MARCIA COYLE: This is a very interesting and timely case. Federal agents suspected that Danny Kyllo, who lived in Oregon, was growing marijuana inside his home. They used what is known as a thermal imaging device one night to see if there were elevated heat patterns coming from his home. They found that there was high level of heat coming off the roof of his garage and an outside wall of his home. They used that information to get...and other information to get a search warrant, went to his house, found I think over 100 marijuana plants growing in it. And he was brought up on charges.
He tried to suppress the evidence by saying that the use of thermal imaging devices really constitutes a search and an unreasonable search under the Fourth Amendment of the Constitution. So the question for the court, the Supreme Court, was pretty simple on its face. And that is, whether this device is a search. The court gives very high protection to the privacy of the home. Really, the Fourth Amendment gives high protection to it.
The court has said that at the core of the Fourth Amendment is the right of the individual to retreat inside his or her home free from unreasonable searches by the government. And with very few exceptions, the court has found that searches without a warrant of the home are unreasonable.Danny Kyllo lost in the lower courts, so he was bringing his appeal to the Supreme Court, and the court sided with Danny Kyllo in this case. Justice Scalia, one of the more conservative members of the court wrote the majority opinion. Again it was a split court, 5-4.
Justice Scalia was concerned here not just with the facts of this case, but he appeared very concerned with what was down the road in terms of the Fourth Amendment and modern technology. He saw that there were devices on the drafting board that would allow you to actually look through the walls of the home. So in this particular case, he felt that the Fourth Amendment created a firm line that stops at the entrance to the home, and he crafted...he and the majority crafted a rule for police that essentially says: If you use any sense-enhancing technology to get information that otherwise you could not obtain except to actually walk into a house, that is a search under the Fourth Amendment and it's per se unreasonable, at least if that technology is not in general public use.
RAY SUAREZ: Now, Fourth Amendment cases have also been before the Rehnquist court quite a bit.
MARCIA COYLE: Yes, especially this term.
RAY SUAREZ: How did this one go for the defendant instead of for the law enforcement agency?
MARCIA COYLE: I think overall the court could be considered a pro law enforcement court. It's not easy to win fourth amendment cases if you're a criminal defendant. More recently the court seems concerned about police going a little too far. We've had cases about police squeezing luggage in an open bus rack and whether that was allowed and the court found for the defendant in a case like that.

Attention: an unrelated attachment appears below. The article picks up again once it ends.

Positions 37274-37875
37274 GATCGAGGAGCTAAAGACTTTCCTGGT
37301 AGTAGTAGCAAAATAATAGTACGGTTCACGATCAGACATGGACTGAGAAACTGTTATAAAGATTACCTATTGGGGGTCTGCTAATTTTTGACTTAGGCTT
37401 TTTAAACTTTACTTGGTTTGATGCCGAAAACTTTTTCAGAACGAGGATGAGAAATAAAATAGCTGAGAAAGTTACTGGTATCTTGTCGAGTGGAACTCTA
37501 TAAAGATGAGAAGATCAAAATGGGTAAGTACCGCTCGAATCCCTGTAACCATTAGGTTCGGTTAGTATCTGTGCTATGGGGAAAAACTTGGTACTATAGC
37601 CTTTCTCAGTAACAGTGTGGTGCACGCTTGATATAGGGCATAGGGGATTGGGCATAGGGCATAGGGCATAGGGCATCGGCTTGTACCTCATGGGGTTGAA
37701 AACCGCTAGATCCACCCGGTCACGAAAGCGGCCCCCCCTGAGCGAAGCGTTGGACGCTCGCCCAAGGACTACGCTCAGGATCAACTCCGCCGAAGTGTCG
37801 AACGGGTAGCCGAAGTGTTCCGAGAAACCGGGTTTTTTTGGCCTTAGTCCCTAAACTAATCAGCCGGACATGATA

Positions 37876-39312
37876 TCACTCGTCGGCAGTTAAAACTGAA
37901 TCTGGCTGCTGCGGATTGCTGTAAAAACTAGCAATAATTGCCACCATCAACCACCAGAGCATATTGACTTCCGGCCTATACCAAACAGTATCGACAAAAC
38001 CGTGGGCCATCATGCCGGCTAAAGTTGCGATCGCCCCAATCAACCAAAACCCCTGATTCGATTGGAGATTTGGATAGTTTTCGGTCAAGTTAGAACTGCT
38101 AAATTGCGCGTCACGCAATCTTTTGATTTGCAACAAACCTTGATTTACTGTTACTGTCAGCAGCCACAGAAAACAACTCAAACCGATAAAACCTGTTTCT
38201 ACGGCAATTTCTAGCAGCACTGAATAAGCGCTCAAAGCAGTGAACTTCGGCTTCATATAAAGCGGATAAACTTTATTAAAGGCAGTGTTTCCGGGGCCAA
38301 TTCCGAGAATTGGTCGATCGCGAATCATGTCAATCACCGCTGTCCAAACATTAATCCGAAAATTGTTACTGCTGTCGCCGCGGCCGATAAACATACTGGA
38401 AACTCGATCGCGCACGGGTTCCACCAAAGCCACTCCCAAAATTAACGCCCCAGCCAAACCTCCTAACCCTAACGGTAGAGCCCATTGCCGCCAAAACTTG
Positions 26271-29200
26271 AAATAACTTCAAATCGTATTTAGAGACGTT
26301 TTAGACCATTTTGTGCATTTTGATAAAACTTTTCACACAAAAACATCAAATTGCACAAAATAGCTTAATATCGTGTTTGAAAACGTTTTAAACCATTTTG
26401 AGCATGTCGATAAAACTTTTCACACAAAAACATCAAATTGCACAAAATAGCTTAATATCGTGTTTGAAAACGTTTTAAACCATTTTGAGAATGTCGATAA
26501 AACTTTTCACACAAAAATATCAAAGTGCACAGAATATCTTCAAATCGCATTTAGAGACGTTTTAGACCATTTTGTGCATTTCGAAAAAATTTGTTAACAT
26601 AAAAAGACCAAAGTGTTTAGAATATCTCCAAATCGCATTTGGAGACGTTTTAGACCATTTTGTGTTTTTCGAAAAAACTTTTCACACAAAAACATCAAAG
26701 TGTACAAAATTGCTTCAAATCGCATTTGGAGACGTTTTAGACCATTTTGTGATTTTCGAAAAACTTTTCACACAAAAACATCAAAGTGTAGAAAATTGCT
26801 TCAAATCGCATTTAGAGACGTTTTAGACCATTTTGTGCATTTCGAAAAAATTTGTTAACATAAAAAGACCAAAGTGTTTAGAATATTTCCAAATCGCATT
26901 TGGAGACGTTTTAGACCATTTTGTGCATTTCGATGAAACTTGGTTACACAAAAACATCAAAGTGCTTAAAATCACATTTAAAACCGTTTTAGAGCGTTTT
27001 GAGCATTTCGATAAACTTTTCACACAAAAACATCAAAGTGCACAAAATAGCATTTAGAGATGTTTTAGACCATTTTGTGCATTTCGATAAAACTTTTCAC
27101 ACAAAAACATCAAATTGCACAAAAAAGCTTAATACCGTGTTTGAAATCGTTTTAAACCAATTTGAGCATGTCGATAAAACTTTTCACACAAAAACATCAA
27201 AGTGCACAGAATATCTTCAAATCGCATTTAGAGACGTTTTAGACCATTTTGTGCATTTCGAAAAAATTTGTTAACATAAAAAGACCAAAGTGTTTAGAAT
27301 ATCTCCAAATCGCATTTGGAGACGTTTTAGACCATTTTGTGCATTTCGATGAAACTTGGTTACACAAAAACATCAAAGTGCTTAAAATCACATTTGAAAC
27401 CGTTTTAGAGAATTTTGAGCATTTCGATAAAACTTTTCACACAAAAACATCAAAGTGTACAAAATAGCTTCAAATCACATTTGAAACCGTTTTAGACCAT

This case, I think, because it came out 5-4 and it involved modern technology is a little hard to fit into any category. This was a new animal in a way for the court. The dissent was quite upset that the court went...that the majority went ahead and wrote a fairly broad rule for police in using modern technology. They felt the court ought to just stick with the facts. They also felt that this was not a search, that this was just collecting data, the heat that was already outside the building.
RAY SUAREZ: Now, in our last case we're going to have to cut to the chase quickly. Nguyen and Boulais versus the Immigration and Naturalization Service.
MARCIA COYLE: This has to do with gender discrimination. The federal law on immigration treats American mothers and fathers differently when it comes to conferring citizenship on children born out of wedlock abroad. If it's an American mother, the only thing she has to do is, one, give birth and have lived in the United States for at least a year. And if it's an American father though, he has to go through one of three steps before the child reaches the age of 18 in order to get citizenship.
RAY SUAREZ: Mr. Boulais said, basically, 'This is unfair. My son should have been a citizen just the way the son of an American mother would be.'
MARCIA COYLE: Yes, he did. Exactly. The court again in a 5-4 opinion felt that the federal laws were reasonable. It was discrimination because the mothers and fathers are treated differently on the basis of gender. But the court felt that the objectives behind the law were reasonable and that the distinction here held up under the equal protection clause of the Constitution.
RAY SUAREZ: So they agreed with Mr. Boulais' allegation that there was a different treatment of men and women in this law but it just wasn't important?
MARCIA COYLE: Yes. Yes. That's right. I mean, the different treatment is obvious from the different requirements. But it didn't amount to a violation of the equal protection clause. They felt that Congress's objectives and by the way, Congress has a lot of power in terms of deciding who gets citizenship and the court often defers to Congress in this particular area. But that those objectives which were to be sure there was a biological relationship between the father and the child and also to assure that there was an opportunity to develop a parental relationship were well served by the law's requirements.
RAY SUAREZ: Marcia Coyle, thanks a lot.
MARCIA COYLE: My pleasure. Thank you.